Tag Archives: ACH

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Reducing COVID-19 Exposure Risk from aerosol generating patient medical procedures

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The generation of aerosol particles from patient procedures posses great risk for exposure to COVID-19 to dentistry workers and employers (1). Other commonly performed medical procedures that generate aerosols or that create uncontrolled respiratory secretions, include (4):

  • open suctioning of airways
  • sputum induction
  • cardiopulmonary resuscitation
  • endotracheal intubation and extubation
  • non-invasive ventilation (e.g., BiPAP, CPAP)
  • bronchoscopy
  • manual ventilation
  • nebulizer administration (uncertain)
  • high flow O2 delivery (uncertain)

Aerosol particles in a treatment room may remain in suspension for up to 13 to 20 hours (99% to 99.9% deposition) after the procedure for particles between 0.3 to 10 microns (2). This posses a risk of exposure for any patient or personnel that enters the room where the procedure was previously performed if proper Environmental Infection Control measures are not put into place.

CDC Interim Infection Prevention and Control Recommendations for Patients with Suspected or Confirmed Coronavirus Disease 2019 (COVID-19) in Healthcare Settings (4) recommends the following:

“Once the patient has been discharged or transferred, HCP, including environmental services personnel, should refrain from entering the vacated room until sufficient time has elapsed for enough air changes to remove potentially infectious particles. After this time has elapsed, the room should undergo appropriate cleaning and surface disinfection before it is returned to routine use.”

The only way to minimize the risk of exposure from aerosol particles is to maintain the room negative pressure at all times, close the treatment room after the procedure is finished and the patient and personnel is no longer in the room and provide proper filtration for a prescribed duration.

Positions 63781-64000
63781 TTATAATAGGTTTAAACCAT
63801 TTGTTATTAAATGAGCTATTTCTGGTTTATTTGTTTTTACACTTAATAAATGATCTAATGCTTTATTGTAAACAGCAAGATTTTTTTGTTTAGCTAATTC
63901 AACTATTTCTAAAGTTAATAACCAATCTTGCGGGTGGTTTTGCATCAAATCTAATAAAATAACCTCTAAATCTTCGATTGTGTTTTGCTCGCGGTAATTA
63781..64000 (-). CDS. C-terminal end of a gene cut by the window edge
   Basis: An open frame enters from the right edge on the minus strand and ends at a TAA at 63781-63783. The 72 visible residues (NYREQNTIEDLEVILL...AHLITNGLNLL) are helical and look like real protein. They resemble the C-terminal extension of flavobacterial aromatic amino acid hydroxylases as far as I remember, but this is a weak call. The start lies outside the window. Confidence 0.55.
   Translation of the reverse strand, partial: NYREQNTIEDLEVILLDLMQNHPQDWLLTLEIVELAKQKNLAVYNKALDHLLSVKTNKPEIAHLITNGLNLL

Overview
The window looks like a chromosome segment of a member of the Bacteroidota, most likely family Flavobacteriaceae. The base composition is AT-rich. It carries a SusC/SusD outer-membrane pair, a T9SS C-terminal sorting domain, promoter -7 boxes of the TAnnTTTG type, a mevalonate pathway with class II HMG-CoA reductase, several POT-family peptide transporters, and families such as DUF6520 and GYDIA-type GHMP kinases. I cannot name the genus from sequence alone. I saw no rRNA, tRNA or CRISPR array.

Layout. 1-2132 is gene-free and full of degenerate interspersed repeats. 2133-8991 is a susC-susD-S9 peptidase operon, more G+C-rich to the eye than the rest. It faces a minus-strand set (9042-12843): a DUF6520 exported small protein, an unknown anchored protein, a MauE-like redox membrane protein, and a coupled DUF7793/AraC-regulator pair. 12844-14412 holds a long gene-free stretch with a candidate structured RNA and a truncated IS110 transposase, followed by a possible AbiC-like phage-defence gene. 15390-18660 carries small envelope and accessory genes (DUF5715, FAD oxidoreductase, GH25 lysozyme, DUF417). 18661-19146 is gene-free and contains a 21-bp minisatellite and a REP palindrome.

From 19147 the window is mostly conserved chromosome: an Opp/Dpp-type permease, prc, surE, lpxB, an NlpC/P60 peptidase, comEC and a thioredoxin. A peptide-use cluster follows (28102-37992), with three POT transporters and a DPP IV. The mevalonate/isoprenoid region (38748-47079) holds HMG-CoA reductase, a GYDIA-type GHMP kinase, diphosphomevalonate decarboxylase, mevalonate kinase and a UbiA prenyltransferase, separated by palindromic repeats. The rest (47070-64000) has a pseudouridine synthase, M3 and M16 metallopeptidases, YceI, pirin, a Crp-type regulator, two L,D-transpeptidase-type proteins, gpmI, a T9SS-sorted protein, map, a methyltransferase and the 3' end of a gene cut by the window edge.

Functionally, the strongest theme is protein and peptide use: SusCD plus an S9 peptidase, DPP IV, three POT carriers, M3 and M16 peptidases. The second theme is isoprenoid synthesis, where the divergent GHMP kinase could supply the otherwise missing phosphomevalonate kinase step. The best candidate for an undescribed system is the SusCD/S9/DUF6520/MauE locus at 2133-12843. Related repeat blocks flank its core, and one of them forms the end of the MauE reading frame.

Calculation of the Room Air Changes (ACH) and the elapsed time for aerosol particles count to be reduced to less than one percent of the initial concentration is necessary to properly size and select in-room air cleaners.

Current CDC guidelines (5) provides in Table B.1 the elapse time for removal of aerosol particles as follows:

Room Air Changes
Rate per Hour
99% Removal
Elapse Time (mins)
99.9% Removal
Elapse Time (mins)
* Most commonly design guidelines and codes prescribe rates for patient-care areas.

Notes to this table emphasize that these values apply for perfect mixing conditions of the air within the space. It also warns that perfect mixing does not usually occurs and that removal times will be longer in rooms or areas with imperfect mixing or air stagnation.

A study done by the US Environmental Protection Agency on In-Room Air Cleaners (2) shows that for a room with a 2:1:1 (L:W:H) aspect ratio with central furniture and an air cleaner in a corner at an angle, the mixing efficiency or air change effectiveness (ACE) can be as low as 44%. This means that the amount of air obtained from the above table Room Air Changes Rate would have to be multiplied by a factor greater than 2.25.

As we can see great care must be taken when using In-Room Air Cleaners to reduce the risk of exposure to COVID-19 from aerosol particles. Air distribution factors are important and can only be assessed by a competent professional engineer.


  1. COVID-10 – Control and Prevention, Dentistry Workers and Employers. US Department of Labor, Occupational Health and Safety Administration Website. Obtained May 29, 2020.
  2. Evaluation of In-Room Air Cleaners for Building Protection – Final Report. US Environmental Protection Agency, EPA/600/R-08/012, January 2008.
  3. Guidelines for Environmental Infection Control in Health-Care Facilities. US Center for Disease Control and Prevention, July 2019.
  4. Healthcare Infection Prevention and Control FAQs for COVID-19. US Center for Disease Control and Prevention, May 29, 2020.
  5. Interim Infection Prevention and Control Recommendations for Patients with Suspected or Confirmed Coronavirus Disease 2019 (COVID-19) in Healthcare Settings, Appendix B, Table B.1. US Center for Disease Control and Prevention, May 18, 2020.


Aerosol Generation during Dental Procedure Photo from ADS Dental System. The Author declares that there is no conflict of interest.